Chivvis, (2017) states that the Russian Federation uses a term called “Hybrid Warfare” to encompass its use of Influence Operations. The Russians bring the full spectrum of Political and Military power to bear on an operation if required though they would rather realise their outcome without having to fire a shot. The Russian “Active Measures” maintains a constant adversarial footing during peacetime which does not quite reach the definition of an Act of War. Therefore the Russians feel they can act with impunity as the chances of a response with kinetic measures is very low.

(Bergh, 2019) report on Social network-centric warfare brings another very interesting definition of what Influence Operations are in that sphere of influence;

“An influence operation in social media is the attempt by an initiating actor to interfere in the process of meaning making among a target audience outside their legal control by generating and/or distributing information through openly available social media platforms. A defending actor may attempt to stop or reduce the impact of such operations, whereas individuals or groups that generate and/or distribute the original or related information, but are not directly controlled by either side, are third party actors. It should be noted that by designating a concerted effort as an influence operation, influence is not guaranteed and any influence that takes place may not be what was intended. It is the attempt at influence that is covered by this term.”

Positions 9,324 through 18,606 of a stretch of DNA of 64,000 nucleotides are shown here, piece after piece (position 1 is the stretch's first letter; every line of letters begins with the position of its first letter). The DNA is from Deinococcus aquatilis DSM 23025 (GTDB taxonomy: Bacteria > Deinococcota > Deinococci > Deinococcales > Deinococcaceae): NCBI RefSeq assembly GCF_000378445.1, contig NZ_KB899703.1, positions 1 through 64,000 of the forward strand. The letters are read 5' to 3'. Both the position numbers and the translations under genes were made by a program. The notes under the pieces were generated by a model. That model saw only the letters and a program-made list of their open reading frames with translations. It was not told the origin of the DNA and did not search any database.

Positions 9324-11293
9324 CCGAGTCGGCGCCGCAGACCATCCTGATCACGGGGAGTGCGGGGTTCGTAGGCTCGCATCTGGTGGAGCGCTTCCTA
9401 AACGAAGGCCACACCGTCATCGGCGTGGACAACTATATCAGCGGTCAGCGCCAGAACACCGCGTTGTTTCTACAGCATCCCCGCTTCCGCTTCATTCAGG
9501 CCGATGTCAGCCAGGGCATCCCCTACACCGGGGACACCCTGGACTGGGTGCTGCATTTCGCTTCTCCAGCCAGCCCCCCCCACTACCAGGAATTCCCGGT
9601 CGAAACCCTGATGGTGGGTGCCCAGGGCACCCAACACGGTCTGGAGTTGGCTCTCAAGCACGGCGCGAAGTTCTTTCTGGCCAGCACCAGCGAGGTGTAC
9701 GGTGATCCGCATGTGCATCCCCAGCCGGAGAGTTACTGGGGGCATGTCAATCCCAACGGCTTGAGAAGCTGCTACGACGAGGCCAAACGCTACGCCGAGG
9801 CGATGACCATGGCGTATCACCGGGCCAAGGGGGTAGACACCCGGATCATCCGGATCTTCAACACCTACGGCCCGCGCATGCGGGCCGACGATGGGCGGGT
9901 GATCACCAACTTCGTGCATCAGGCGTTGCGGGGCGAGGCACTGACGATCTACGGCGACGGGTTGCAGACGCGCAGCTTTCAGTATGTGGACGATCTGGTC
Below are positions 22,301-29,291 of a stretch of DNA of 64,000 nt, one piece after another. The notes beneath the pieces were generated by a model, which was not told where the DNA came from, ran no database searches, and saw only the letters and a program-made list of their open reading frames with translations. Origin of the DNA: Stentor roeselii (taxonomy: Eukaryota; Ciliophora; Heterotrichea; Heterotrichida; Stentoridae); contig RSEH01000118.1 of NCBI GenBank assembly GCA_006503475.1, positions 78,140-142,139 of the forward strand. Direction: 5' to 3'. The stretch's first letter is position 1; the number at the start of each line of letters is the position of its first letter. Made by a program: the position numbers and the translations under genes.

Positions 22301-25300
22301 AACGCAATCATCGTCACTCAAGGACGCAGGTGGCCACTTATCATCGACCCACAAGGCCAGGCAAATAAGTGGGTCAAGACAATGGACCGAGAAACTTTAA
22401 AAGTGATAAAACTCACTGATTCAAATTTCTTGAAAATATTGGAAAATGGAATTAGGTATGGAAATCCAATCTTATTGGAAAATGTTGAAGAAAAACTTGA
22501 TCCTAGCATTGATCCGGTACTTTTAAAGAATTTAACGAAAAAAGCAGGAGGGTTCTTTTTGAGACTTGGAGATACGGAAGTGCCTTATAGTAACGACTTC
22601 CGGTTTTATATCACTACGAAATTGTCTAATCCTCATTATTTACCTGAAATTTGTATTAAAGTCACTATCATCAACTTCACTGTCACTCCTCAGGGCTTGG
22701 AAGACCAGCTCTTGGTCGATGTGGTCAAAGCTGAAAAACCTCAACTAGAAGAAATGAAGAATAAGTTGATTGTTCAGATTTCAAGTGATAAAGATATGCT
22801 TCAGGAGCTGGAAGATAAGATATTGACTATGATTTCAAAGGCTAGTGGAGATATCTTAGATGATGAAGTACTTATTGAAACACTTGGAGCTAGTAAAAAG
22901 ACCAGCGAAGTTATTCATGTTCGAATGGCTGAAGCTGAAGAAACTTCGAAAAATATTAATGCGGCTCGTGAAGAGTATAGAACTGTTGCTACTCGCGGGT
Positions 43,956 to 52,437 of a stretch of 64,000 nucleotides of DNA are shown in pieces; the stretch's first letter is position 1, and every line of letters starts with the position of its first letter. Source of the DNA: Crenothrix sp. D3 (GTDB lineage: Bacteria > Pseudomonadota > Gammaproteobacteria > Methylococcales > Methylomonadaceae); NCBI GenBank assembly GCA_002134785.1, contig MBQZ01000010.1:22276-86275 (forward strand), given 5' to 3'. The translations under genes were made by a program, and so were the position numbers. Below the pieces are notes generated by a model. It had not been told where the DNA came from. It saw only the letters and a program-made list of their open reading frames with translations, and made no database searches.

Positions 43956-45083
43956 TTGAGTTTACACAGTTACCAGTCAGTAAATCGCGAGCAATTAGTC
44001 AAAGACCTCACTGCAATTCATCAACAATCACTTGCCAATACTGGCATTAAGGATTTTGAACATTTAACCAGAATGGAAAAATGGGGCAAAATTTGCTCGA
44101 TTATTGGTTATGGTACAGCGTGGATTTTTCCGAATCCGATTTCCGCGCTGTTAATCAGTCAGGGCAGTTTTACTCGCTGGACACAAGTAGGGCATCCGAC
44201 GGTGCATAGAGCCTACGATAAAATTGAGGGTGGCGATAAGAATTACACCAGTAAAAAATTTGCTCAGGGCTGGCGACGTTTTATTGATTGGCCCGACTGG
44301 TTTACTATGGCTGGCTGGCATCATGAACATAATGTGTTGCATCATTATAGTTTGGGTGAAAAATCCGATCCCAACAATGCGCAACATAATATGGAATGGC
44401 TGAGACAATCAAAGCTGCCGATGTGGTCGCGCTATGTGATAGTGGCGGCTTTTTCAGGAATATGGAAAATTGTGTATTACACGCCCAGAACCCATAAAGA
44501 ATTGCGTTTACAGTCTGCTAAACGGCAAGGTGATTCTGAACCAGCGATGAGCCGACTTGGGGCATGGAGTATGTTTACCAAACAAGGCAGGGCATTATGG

Berghs’ definition clearly shows that Influence operations are not purely military and that any “initiating actor” can get involved in an influence operation. This is one of Berghs’ crucial point’s. You don’t have to be a Government or Military to conduct Influence operations. All that is required is for the “Initiating actor” to have a point they want to get across, and a means to deliver that point. Social Media provides this means.

The RAND definition is very well rounded and covers all types of Influence Operations in any given situation from peacetime through to wartime. It covers the integration of several other facets in an information campaign all neatly wrapped up to facilitate the end goal of an opponent succumbing to the Influence Operations goal.